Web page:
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Current time:0:00Total duration:10:23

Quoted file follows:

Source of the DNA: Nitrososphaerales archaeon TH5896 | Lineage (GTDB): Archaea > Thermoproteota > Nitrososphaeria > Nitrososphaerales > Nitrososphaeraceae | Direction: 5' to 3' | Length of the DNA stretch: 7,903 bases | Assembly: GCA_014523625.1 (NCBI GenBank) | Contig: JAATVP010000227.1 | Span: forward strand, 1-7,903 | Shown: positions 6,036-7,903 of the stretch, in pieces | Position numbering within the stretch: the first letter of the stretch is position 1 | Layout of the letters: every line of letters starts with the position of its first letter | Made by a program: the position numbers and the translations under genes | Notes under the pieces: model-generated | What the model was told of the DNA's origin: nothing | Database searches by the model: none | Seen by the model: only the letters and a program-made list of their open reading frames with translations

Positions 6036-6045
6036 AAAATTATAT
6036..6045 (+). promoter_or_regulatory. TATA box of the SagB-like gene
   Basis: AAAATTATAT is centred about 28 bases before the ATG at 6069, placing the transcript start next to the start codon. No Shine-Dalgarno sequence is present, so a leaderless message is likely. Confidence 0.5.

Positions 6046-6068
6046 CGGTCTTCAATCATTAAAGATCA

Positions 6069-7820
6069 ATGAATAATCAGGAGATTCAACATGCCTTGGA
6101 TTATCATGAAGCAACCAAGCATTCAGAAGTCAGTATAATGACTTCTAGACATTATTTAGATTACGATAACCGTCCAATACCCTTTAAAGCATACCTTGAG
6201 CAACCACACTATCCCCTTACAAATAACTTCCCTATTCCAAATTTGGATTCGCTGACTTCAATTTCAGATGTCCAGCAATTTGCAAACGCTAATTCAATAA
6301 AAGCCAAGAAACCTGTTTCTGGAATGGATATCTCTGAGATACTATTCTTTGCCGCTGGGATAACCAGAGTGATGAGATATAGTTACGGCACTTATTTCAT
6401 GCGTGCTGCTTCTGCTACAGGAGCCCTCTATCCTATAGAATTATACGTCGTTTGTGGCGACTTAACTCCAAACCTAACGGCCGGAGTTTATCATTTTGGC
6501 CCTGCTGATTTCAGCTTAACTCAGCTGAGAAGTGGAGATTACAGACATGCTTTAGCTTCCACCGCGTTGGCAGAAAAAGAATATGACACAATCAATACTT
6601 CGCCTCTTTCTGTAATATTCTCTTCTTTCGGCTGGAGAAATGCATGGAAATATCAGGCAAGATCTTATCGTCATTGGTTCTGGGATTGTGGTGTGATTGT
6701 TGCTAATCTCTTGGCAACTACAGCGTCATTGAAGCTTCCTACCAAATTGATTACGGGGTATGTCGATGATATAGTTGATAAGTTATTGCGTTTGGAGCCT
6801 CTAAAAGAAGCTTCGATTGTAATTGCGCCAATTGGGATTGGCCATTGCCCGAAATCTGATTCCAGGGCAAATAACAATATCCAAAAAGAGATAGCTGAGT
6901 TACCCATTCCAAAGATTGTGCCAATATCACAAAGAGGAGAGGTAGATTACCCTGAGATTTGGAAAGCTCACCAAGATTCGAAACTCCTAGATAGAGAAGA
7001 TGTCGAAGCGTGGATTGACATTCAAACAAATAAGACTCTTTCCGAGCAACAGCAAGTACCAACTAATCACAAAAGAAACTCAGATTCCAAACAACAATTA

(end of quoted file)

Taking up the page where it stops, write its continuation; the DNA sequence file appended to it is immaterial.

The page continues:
in this video we'll just talk a little bit about what the chi-squared distribution is chi-square chi-squared distribution sometimes called the chi-squared distribution and then in the next few videos we'll actually use it to really test how well theoretical distributions explain observed ones or how good a fit observed results are for theoretical distributions so let's just think about it a little bit so let's say I have some random variables and each of them are our independent standard normal normally distributed random variable so let me just remind you what that means so let's say I have the random variable X if X is normally distributed we could write that X is a normal is a normal random variable with a mean of 0 and a variance of 1 or you could say that the mean the expected value of x is equal to 0 or in that the variance variance of our random variable X is equal to 1 or just to visualize it is that we're sampling when we take an instantiation of this variable we're sampling from a normal distribution a standardized normal distribution that looks like this mean of 0 and then a variance of 1 which would also mean of course a standard deviation of 1 so this we could that could be the standard deviation or or the variance or the standard deviation that would be equal to 1 so a chi-squared distribution if you just take one of these random variables and you let me define it this way let me define a new random variable let me define a new random variable Q let me define a new random variable Q that is equal to u essentially sampling from this standard normal distribution and then squaring whatever number you got so it is equal to this random variable X it is equal to that random variable x squared it is equal to that random variable x squared the distribution for this random variable right here is going to be an example of the chi-squared distribution we regret actually we're going to see in this video is that the chi-square or the chi-squared distribution is actually a set of distributions depending on how many sums you have right now we only have one random variable that we're squaring so this has this this is just one of the examples and we'll talk more about them in a second so this right here this we could write we could write that Q is a chi-squared distributed random variable or that we could use this notation right here Q is we could write it like this so this isn't an X anymore this is the Greek letter Chi although it looks a lot like a curvy X so it's a member of Chi squared and since we're only taking one sum over here we're only taking the sum of one independent normally distributed standard normally distributed variable we say that this only has one degree of freedom and we write that over here so this right here is our degree of degree of freedom we have one degree of freedom right over there now if we defined let me define so let's call this Q one let's say I have another random variable let's call this Q let me do a different color let me do Q two in blue let's say I have another random variable Q two that is defined as let's say I have one independent standard normally distributed variable I'll call that x one and I square it and then I have another independent another independent standard or I guess I guess a standard normally distributed variable x2 and I square it so you can imagine both of these guys have distributions like this and they're independent so to get to get a to get to sample q2 you essentially sample x1 from this distribution square that value sample x2 from this form of the same distribution essentially square that value and then add the two and you're going to get q2 this over here here we would write so this is q1 q2 here q2 we would write is a chi-squared distributed random variable with two degrees of freedom right here two degrees 2 degrees of freedom and just to visualize kind of the set of chi-squared distributions let's look at this over here so this I got this off of Wikipedia this shows us some of the probability density functions for some of the chi-squared distributions this first one over here for K of equal to 1 that's the degrees of freedom so this is essentially our q1 this is our probability density function for q1 and notice it really spikes close to 0 and that makes sense because if you are if you're sampling just once from this standard normal distribution there's a very high likelihood that you're going to get something pretty close to zero and then if you square something close to 0 remember these are decimals they're going to be less than 1 pretty close to 0 it's going to become even smaller so you have a high probability of getting a very small value you have high probabilities of getting values less than you know some threshold this right here you know less then I guess this is one right here so the less than 1/2 and you have a very low probability of getting a large number I mean to get like a to get a 4 you would have to sample 2 you would have to sample a 2 from this distribution we know that 2 is 2 is actually it's two variances or two standard deviations from the mean so it's less likely and actually I would that's to get a 4 so to get in to get even larger numbers are going to be even even less likely so that's why you see this shape over here now when you have two degrees of freedom it moderates a little bit this is the shape for this is the shape this blue line right here is the shape of q2 and notice your a little bit less likely to get values close to 0 and a little bit more likely to get numbers further out but it still is kind of shifted or heavily weighted towards small numbers and then if we had another random variable another chi-squared distributed random variable another so then we have let's say q3 and let's define it as the sum of let's define it as the sum of 3 of these independent of these three independent variables each of them that have a standard normal distribution so x1 x2 squared + x3 squared then all of a sudden our q3 this is q2 right here it has a chi-squared distribution with three degrees of freedom and so this guy right over here that will be this green line maybe I should have done this in green this will be this green line over here and then notice now it's starting to become a little bit more likely that you get values in this range over here because you're taking the sum each of these are going to be pretty small values but you're taking the sum so it starts to shift it a little over to the right and so the more degrees of freedom you have the further this lump starts to move to the right and to some degree the more symmetric it gets and what's interesting about this I guess it's different than almost every other distribution we've looked at although we've looked at others that have that have this property as well is that you can't have a value below zero because we're always squaring these values each of these guys can have values below zero they're normally distributed they could have negative values but since we're squaring and taking the sum of squares this is always going to be positive and the place that this is going to be useful in we're going to see in the next few videos is in measuring essentially error from an expected value and if you if you take this total error you can figure out the probability of getting that total error from if some if you hold some parameters or if you assume some parameters and we'll talk more about in the next video now with that said I just want to show you how to read how to read a chi-squared distribution table so if I were to ask you if I were to ask you if this is our distribution let me pick this blue one right here so over here we have two degrees of freedom because we're adding two of these guys right here if I were to ask you what is the probability what is the probability of what is the probability of Q 2 being greater than BQ 2 being greater than or let me put it this way what is the probability of Q 2 being greater than 2.41 and I'm picking that value for a reason so I want the probability of Q 2 being greater than 2.41 what I want to do is I'll look at a look at a chi-square table like this Q 2 is a version of chi-squared with two degrees of freedom so I look at this row right here under two degrees of freedom and I want the probability of getting a value above two point for one and I picked 2.41 because it's actually at this table and so most of these chi-squared you know the reason why we have these weird numbers like this instead of you know whole numbers or easy-to-read fractions it's actually driven by the p-value it's driven by the probability of getting something larger than that value so normally you would look at the other way you would say okay if I if I want to say what what chi-squared value for two degrees of freedom there's a thirty percent chance of getting something larger than that then I would look up to point four one but I'm doing it the other way just for the sake of this video so if I want the probability of getting of this random variable right here being greater than two point four one of being greater than two point four one or its p-value we read it right here it is thirty percent and just to visualize it on this chart this chi-squared distribution this was Q to the blue one over here two point four one is going to sit let's see this is three this is two point five so two point four one is going to be someplace right around here so essentially what where that table is telling us is the this entire area this entire area under under this blue line right here what is that and that right there is going to be 30% of well it's going to be it's going to be 0.3 it's going to be 0.3 or you could view it as 30% of the entire area under this curve because it's obviously all the probabilities have to add up to 1 so that's our intro to the chi-squared distribution in the next video we're going to use it to it to make some or to test some inferences